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“Tortious” interference with a prospective economic relationship occurs when a party improperly prevents two others from entering a contract or otherwise doing business together. The claim has four elements. A plaintiff must show that: (1) the defendant interfered with the plaintiff’s prospective economic relationship; (2) the plaintiff would have entered that economic relationship in the absence of the defendant’s conduct; (3) the plaintiff was injured; and (4) the defendant acted with the sole purpose of harming the plaintiff or used “improper means.” In most states, the phrase “improper means” generally refers to conduct that is independently unlawful.
Proving tortious interference with a prospective economic relationship is often more difficult than proving tortious interference with contract because courts are more protective of existing contracts than potential opportunities. Where a plaintiff can show a valid contract, the interference need not be independently unlawful to be actionable. Prospective relationships, in contrast, can fail for many legitimate reasons, such as economic competition. Courts thus set a high bar before they will impose liability on third parties for a prospective relationship’s failure.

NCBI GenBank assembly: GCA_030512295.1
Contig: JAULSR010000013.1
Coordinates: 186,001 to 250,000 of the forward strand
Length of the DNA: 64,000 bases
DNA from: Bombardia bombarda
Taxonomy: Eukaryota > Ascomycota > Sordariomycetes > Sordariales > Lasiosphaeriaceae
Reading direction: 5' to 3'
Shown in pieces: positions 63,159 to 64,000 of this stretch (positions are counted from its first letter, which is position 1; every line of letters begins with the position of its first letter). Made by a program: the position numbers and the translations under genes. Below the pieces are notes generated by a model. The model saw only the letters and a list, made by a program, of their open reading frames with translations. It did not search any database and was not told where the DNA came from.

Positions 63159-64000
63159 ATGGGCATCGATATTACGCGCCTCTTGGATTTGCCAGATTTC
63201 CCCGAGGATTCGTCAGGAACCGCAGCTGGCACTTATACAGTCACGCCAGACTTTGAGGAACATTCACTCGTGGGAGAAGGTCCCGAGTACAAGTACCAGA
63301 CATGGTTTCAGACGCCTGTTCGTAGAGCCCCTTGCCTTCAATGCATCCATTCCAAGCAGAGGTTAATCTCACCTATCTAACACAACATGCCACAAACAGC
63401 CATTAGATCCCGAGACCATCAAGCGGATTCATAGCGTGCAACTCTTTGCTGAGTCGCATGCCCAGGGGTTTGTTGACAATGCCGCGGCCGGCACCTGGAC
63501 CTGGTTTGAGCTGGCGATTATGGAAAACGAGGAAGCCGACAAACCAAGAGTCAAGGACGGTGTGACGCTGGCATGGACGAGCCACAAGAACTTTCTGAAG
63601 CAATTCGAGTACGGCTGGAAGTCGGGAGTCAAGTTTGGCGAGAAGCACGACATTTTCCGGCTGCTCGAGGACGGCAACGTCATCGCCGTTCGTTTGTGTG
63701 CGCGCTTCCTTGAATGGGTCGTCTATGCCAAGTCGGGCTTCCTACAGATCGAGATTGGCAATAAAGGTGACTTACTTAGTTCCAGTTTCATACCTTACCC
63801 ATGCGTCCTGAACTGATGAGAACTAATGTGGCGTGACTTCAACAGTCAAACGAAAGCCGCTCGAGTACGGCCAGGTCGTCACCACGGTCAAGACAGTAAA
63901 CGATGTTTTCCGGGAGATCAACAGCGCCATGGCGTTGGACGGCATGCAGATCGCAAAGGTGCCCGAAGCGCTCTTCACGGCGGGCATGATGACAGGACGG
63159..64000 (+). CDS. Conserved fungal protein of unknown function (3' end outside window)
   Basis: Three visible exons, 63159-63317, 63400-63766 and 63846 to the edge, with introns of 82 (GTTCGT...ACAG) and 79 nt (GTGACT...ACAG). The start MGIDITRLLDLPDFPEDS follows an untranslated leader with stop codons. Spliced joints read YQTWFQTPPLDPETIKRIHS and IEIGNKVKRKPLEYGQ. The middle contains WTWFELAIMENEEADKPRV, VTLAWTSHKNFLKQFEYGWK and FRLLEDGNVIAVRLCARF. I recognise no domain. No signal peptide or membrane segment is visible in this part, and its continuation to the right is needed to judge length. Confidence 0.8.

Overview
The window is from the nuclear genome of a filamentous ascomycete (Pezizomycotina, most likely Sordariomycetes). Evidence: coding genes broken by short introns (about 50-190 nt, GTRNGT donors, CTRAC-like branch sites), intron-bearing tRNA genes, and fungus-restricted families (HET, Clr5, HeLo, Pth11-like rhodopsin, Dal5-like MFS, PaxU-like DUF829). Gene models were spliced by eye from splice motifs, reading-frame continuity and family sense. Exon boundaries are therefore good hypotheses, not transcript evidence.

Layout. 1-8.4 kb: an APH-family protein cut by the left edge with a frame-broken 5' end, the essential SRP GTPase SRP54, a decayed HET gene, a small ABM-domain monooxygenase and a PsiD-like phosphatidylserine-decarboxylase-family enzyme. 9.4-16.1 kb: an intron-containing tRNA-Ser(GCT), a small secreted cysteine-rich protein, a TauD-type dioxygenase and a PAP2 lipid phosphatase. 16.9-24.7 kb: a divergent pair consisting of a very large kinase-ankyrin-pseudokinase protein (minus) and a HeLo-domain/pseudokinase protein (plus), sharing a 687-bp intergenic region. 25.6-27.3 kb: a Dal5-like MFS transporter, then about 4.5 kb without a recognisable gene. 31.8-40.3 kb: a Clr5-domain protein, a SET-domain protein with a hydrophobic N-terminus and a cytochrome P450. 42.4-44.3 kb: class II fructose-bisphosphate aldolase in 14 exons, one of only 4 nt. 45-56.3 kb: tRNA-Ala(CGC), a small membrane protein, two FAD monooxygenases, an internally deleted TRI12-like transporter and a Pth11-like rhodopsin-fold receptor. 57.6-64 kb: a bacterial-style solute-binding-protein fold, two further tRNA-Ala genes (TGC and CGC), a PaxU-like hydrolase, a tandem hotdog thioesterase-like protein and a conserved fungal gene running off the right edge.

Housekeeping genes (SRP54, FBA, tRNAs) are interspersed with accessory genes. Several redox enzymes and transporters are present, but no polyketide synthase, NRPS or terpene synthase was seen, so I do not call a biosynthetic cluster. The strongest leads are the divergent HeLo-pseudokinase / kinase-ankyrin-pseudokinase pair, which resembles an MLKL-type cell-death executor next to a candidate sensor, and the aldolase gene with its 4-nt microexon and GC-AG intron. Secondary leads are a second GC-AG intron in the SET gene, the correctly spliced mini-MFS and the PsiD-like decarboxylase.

A party that proves a claim for tortious interference with a prospective economic relationship may recover as damages the profits it expected from the lost relationship. Where the defendant secures the relationship the plaintiff lost, the plaintiff may recover defendant’s ill-gotten gains, either on the theory that the defendant should not profit from its wrongdoing or that the defendant’s gains are a measure of the plaintiff’s losses. Punitive damages may also be available for particularly outrageous conduct.
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